University of British Columbia researchers have produced the first map of the world outlining the ease of fluid flow through the planet’s porous surface rocks and sediments.
The maps and data, published Friday in Geophysical Research Letters, could help improve water resource management and climate modelling, and eventually lead to new insights into a range of geological processes.
“This is the first global-scale picture of near-surface permeability, and is based on rock type data at greater depths than previous mapping,” says Tom Gleeson, a postdoctoral researcher with the Department of Earth and Ocean Sciences.
Using recent world-wide lithology (rock type) results from researchers at the University of Hamburg and Utrecht University in the Netherlands, Gleeson was able to map permeability across the globe to depths of approximately 100 metres. Typical permeability maps have only dealt with the top one to two metres of soil, and only across smaller areas.
“Climate models generally do not include groundwater or the sediments and rocks below shallow soils,” says Gleeson. “Using our permeability data and maps we can now evaluate sustainable groundwater resources as well as the impact of groundwater on past, current and future climate at the global scale.”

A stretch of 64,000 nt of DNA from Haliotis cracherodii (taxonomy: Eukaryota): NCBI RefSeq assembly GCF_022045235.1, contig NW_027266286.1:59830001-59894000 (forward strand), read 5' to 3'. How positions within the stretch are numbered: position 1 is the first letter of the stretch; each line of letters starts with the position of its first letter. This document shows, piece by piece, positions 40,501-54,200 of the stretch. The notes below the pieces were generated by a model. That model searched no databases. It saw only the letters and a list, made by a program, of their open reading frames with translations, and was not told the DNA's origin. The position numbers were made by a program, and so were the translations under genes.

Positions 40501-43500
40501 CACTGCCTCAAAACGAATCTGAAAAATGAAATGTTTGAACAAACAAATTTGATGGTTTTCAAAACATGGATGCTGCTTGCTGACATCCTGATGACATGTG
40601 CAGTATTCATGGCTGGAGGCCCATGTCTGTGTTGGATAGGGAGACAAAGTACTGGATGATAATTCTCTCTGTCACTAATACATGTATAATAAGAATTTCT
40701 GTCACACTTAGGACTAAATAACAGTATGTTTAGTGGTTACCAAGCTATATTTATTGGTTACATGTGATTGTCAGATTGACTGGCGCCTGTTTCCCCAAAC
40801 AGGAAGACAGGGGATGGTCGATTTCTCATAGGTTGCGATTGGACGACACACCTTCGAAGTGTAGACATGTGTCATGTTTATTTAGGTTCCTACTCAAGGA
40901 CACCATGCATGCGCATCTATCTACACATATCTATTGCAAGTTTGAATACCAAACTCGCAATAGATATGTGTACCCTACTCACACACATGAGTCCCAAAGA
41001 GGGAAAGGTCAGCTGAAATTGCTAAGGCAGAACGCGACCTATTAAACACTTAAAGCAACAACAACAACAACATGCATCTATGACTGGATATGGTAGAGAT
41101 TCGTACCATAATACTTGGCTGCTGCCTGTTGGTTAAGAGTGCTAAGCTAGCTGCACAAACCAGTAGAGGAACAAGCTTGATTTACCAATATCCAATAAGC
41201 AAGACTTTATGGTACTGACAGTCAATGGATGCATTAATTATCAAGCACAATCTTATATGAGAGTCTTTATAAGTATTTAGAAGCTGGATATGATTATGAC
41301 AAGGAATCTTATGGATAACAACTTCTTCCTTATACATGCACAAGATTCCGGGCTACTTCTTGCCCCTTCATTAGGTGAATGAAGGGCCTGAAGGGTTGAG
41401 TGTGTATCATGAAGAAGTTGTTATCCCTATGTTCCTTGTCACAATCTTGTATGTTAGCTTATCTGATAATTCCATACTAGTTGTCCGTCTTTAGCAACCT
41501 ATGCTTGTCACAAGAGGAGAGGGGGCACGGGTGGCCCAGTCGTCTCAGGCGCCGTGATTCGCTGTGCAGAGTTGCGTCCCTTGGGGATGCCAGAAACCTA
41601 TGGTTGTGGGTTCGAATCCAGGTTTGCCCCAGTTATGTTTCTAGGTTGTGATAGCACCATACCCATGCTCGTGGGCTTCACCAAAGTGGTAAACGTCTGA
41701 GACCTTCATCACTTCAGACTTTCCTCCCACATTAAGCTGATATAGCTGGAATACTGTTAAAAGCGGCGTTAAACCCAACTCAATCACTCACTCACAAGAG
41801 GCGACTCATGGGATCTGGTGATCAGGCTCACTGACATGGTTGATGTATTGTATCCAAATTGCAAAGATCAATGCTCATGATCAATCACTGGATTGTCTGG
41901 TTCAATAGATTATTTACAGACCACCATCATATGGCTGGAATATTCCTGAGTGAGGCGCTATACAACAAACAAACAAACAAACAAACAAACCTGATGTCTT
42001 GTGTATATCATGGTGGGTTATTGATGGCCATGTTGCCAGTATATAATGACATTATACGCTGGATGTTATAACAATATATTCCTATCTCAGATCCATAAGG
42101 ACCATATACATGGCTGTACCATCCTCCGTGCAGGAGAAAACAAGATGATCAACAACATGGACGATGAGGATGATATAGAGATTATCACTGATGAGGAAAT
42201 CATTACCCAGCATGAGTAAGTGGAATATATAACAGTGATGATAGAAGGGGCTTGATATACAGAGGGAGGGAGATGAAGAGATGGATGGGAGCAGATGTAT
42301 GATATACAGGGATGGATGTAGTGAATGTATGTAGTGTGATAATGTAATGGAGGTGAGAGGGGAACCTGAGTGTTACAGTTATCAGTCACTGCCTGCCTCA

A better understanding of large scale permeability of rock and sediment is critical for water resource management–groundwater represents approximately 99 per cent of the fresh, unfrozen water on earth. Groundwater also feeds surface water bodies and moistens the root zone of terrestrial plants.
“This is really an example of mapping research from a new, modern era of cartography,” says Gleeson. “We’ve mapped the world, peering well below the surface, without ever leaving our offices.”
The study’s maps include a global map at a resolution of 13,000 kilometres squared, and a much more detailed North American map at a resolution of 75 kilometres squared.
The research also improves on previous permeability databases by compiling regional-scale hydrogeological models from a variety of settings instead of relying on permeability data from small areas.
[Source: University of British Columbia press release]